Washington flights exceed 800 mph due to near-record winds over DC

Multiple flights from the DC area got a roaring start to London over the weekend with help from near-record jet stream winds over the Mid-Atlantic. 

According to FlightAware, the flight from Washington Dulles International Airport (IAD) to London Heathrow International Airport (IAD) arrived 45 minutes early, and the wind and flight speed data can help explain why. 

Travelers on Flight 22 can thank the powerful upper-level winds recorded at near-record speeds over the mid-Atlantic over the weekend. 

The graphic below shows the equivalent ground speeds for Virgin Atlantic Airways flight 22 as it roared toward the Atlantic Ocean. The drop in data occurred because the plane was over the middle of the ocean. 


A general exterior view of Dulles Airport, one of the Washington, DC's area airports, is seen May 4, 2004 in Herndon, Virginia. (Photo by Alex Wong/Getty Images)

FlightAware data shows the plane hit a top speed of 802 mph relative to the ground when it was 33,350 feet in the air just over 20 minutes into the flight while it was still over the U.S. mid-Atlantic region. 


Other air travelers also benefited from this powerful jet stream on Sunday night, with speeds reaching over 800 mph. 

British Airways flight 292 departed the gate at 9:56 p.m. on Sunday and arrived 32 minutes early at London Heathrow International. FlightAware data shows the jet reached a top speed of 806 mph less than 1 hour into the flight. 

Yet another British Airways jet reached a top speed of 809 mph after flight 216 departed on Sunday at 6:38 p.m. and arrived at London Heathrow 20 minutes early on Monday, according to FlightAware. 

The UK-bound flights were able to ride the powerful winds known as the jet stream. These winds in the upper levels of the atmosphere travel from west to east and form when warm air masses from the south collide with cold air masses from the north. And since that boundary between cold and warm air masses is more pronounced during winter, the jet stream is more robust during winter.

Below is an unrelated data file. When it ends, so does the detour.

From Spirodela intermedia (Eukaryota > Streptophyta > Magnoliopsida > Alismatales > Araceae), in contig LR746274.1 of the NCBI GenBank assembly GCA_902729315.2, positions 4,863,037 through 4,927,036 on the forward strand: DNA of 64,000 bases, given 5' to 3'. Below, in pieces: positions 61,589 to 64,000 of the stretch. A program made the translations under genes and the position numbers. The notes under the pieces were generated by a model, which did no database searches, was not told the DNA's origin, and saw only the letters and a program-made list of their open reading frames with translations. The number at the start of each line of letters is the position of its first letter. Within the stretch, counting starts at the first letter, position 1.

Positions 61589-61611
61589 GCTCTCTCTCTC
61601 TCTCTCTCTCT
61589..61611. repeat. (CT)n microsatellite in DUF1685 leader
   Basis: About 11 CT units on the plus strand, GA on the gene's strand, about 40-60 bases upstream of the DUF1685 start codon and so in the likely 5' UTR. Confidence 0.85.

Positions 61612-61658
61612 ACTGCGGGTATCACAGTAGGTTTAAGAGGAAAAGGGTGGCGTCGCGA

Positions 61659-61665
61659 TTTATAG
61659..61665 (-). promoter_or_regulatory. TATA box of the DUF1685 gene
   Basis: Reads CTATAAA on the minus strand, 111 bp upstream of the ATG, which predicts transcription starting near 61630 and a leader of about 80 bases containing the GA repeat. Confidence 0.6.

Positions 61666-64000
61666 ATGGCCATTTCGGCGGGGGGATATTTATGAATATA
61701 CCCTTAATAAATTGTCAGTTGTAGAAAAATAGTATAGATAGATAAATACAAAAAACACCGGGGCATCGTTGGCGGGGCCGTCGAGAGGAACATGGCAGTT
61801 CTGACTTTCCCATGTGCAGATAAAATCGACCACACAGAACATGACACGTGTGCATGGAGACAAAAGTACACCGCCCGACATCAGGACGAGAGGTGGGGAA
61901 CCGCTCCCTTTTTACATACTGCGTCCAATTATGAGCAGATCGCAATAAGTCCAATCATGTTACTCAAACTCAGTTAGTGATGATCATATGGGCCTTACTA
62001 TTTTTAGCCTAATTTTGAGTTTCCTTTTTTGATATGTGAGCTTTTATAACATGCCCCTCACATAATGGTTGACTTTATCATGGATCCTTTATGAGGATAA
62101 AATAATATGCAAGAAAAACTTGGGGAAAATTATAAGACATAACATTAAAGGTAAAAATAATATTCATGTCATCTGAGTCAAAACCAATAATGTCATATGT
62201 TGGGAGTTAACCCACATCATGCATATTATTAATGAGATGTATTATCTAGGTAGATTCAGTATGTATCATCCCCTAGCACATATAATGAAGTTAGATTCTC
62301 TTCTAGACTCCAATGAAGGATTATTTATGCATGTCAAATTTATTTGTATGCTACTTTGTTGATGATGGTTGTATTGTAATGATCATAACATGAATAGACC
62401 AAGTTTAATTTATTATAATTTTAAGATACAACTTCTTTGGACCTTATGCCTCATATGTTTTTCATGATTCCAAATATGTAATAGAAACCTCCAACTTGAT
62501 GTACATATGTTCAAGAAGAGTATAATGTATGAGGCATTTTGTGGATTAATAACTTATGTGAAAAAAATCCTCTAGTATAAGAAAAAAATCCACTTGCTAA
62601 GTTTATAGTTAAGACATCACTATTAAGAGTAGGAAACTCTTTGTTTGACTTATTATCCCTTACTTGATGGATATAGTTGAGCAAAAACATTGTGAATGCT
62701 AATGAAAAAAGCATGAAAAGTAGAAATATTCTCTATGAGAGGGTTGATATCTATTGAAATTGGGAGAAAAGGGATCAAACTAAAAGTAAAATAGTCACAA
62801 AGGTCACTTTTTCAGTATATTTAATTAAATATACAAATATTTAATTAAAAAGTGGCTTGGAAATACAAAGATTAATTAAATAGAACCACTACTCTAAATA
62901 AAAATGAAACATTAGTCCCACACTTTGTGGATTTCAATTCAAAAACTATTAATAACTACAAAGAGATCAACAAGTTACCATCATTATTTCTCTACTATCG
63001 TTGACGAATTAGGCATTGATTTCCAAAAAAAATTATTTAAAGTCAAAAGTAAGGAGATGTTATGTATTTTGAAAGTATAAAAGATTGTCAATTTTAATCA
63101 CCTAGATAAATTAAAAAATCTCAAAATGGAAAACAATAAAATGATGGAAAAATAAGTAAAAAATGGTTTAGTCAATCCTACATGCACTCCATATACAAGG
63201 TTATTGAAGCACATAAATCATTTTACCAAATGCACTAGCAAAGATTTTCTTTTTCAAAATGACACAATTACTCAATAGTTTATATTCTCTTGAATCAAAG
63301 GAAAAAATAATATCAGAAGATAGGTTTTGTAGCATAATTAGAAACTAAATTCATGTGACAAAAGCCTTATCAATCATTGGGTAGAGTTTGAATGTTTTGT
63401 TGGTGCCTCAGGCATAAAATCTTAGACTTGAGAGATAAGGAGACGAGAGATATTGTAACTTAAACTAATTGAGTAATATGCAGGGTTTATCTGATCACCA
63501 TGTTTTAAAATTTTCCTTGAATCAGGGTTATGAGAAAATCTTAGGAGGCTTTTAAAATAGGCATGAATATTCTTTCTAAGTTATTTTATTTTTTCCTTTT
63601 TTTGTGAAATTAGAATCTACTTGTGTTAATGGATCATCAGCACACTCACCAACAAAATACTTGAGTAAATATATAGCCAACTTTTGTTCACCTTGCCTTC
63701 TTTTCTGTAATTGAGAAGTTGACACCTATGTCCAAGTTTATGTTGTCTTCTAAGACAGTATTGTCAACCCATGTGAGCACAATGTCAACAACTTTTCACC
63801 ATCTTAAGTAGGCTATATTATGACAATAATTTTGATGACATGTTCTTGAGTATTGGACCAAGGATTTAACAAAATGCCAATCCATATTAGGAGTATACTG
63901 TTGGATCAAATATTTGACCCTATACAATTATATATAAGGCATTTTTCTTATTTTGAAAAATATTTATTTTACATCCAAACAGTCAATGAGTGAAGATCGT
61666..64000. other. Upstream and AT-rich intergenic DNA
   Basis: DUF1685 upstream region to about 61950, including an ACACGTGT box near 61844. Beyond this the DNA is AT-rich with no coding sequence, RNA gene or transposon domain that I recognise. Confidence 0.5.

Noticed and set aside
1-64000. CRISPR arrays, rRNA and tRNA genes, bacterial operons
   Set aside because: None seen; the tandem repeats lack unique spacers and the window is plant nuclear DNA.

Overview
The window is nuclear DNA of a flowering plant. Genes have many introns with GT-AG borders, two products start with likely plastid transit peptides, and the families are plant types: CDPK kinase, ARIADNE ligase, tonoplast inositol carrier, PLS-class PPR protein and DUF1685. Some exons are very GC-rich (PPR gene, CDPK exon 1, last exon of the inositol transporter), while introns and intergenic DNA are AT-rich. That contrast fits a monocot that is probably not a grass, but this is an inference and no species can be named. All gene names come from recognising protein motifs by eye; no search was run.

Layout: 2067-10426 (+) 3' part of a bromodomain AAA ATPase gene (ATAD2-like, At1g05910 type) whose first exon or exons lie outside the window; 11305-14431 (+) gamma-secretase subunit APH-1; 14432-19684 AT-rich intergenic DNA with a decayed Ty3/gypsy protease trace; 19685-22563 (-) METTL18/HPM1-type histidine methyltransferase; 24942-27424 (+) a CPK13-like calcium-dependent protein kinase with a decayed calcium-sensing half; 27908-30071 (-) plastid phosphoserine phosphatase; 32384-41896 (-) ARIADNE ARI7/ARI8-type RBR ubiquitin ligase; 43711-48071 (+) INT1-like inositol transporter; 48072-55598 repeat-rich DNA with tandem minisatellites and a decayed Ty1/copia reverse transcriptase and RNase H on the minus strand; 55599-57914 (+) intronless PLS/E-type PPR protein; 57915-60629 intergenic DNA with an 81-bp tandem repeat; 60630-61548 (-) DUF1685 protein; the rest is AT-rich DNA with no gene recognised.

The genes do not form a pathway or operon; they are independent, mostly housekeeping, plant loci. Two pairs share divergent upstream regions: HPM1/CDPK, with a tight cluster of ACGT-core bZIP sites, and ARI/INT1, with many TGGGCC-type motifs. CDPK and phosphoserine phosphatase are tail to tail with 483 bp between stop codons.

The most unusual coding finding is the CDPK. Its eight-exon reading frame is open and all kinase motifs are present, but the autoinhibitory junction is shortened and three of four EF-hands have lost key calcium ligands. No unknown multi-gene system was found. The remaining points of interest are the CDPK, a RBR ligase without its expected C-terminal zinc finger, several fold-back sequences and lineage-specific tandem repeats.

The Baltimore-Washington National Weather Service office reported a weather balloon on Saturday evening detected the second-strongest upper-level wind in DC-area history, dating back to the mid-20th century.

Data from the balloon between 34,000-35,000 feet shows the wind peaked at 265 mph. This tailwind is what airplanes can ride while traveling east, reducing travel time. These records for the DC area date back to 1948. 

"For those flying eastbound in this jet (stream), there will be quite a tailwind," the NWS wrote on X.

Did these commercial planes break the sound barrier?

While these planes were traveling incredibly fast, the airplanes did not break the sound barrier even though they all reached speeds over 767 mph.

FOX Weather Senior Meteorologist Jordan Overton explains this is because of something called airspeed.

"The ground speed, which we commonly measure, is the airplane speed plus the winds around it," Overton said. "Therefore, while the plane, relative to the ground, would be going 800 mph, the actual airspeed of the plane is lower, around 500 or 600."

The sound of a sonic boom happens when an aircraft or rocket breaks the sound barrier. In this case, the plane is going with the wind, not actually breaking the sound barrier. 

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